164/366 – Aboard the Tide Fare

Day 22 of 100 Word Prompts: Truck

Judah stood at the bow of the ship, watching the waves crash against the hull. Delight filled him as he saw dolphins jumping from the water, and the crew working diligently on the deck. Having never been aboard a ship, everything about this was a new experience.

“Good morning, Judah,” Zhen said, approaching him.

“Good morning, Zhen. Can you believe our journey has started? I still can’t get over this vessel. It’s almost magical,” Judah replied, looking around.

“It is a wonderful thing to begin our journey together,” Zhen said with a nod. “Have you figured out what it is that we are looking for yet?”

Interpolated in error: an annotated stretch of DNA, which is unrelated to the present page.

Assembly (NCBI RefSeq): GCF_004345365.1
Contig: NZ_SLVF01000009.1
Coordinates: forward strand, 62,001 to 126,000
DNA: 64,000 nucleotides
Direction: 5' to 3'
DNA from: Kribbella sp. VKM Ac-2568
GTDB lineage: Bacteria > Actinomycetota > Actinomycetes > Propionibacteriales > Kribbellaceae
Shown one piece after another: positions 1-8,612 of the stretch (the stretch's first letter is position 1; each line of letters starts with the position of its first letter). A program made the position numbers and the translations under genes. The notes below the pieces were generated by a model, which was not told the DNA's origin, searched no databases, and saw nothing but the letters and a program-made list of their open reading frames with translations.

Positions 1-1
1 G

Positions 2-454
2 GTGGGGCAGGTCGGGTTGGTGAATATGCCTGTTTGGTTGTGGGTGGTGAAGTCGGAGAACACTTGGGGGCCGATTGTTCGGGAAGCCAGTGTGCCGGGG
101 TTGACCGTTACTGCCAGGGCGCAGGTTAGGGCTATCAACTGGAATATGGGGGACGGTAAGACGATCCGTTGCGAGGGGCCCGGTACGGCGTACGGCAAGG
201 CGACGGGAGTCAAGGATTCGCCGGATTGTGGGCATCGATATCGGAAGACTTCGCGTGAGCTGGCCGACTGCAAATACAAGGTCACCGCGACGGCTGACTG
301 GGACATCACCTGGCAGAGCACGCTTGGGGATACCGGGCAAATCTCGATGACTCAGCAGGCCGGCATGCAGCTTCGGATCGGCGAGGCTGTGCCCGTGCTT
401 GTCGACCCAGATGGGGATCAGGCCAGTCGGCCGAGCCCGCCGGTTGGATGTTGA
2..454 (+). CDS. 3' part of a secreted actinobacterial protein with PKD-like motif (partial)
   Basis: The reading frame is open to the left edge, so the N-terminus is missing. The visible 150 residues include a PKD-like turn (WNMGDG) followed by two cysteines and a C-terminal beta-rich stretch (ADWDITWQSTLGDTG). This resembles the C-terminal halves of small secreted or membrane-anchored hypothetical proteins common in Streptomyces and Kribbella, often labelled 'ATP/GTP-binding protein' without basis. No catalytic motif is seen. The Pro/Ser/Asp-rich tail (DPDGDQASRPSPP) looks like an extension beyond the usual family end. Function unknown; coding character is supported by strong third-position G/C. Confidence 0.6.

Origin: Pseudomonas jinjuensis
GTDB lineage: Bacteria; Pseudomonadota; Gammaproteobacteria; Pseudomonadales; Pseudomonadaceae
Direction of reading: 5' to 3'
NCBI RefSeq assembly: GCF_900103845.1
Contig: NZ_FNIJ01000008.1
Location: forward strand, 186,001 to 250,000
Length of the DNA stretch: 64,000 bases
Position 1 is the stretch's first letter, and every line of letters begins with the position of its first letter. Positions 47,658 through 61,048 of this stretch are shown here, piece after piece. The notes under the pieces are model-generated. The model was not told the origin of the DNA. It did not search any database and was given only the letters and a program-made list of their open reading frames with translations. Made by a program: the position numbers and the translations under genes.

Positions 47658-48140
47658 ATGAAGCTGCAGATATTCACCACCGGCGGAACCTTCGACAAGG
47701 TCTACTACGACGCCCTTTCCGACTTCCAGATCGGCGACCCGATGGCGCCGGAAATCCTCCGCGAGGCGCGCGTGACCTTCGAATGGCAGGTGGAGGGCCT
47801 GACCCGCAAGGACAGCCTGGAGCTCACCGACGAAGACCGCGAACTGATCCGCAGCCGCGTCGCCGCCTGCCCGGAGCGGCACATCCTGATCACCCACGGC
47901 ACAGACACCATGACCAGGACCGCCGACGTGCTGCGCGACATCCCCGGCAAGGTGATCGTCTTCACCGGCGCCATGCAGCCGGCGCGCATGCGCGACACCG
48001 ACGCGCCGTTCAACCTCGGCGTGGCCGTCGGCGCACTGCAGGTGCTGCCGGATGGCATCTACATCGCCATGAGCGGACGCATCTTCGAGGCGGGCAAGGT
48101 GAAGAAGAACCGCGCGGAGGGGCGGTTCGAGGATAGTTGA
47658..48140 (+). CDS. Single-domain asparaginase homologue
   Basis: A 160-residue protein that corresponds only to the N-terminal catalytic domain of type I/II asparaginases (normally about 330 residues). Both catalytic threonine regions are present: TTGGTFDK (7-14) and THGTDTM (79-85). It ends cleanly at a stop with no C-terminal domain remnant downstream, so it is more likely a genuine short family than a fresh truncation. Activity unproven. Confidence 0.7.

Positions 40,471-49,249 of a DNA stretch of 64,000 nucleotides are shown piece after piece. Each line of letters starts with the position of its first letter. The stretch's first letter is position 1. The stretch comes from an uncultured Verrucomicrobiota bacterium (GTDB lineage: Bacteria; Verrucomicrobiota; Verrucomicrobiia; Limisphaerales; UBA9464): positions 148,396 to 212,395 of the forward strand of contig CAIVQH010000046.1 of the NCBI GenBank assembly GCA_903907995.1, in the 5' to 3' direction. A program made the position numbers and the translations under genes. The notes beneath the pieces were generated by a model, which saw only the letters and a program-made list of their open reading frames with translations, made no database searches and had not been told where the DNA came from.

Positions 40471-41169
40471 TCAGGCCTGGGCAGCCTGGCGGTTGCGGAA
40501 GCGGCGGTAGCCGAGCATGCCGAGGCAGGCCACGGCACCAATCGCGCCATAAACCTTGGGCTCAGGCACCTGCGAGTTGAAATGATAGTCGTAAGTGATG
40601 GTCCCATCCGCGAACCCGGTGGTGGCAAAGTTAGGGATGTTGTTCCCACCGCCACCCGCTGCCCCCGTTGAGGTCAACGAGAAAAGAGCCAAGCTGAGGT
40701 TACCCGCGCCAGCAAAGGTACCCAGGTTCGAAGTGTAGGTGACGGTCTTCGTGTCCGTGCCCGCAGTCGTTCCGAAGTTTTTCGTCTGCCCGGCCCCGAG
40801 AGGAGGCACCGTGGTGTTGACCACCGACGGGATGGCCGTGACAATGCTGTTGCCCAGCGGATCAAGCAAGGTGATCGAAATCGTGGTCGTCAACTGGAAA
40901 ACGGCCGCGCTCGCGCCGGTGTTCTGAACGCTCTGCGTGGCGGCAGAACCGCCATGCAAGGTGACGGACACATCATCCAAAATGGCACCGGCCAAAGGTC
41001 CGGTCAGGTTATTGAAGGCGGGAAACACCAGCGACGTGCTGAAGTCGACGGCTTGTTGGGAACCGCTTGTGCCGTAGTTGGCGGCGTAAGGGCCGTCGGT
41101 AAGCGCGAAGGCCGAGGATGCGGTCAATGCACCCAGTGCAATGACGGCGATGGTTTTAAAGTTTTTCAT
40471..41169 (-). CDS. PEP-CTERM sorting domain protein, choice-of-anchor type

“No, but my father told me I’d know it when I see it. It will define the type of leader I intend to be in the village,” Judah replied.

“I see,” Zhen said, clasping his hands behind his back.

“Don’t be like that,” Judah said, “You knew this could take some time finding what I needed. I’m still not sure why you agreed to come with me.”

“I agreed to come with you because our paths are connected. From the time you arrived at Ameshead, there was something different about you, and you displayed that in the vault,” Zhen said. “You think differently than the others, which means I can learn from you.”

“Is that what you’re hoping to get out of this?” Judah asked. “I’m not sure that I can teach you much of anything. You heard Master Zeed. I couldn’t even learn how to be a monk like you.”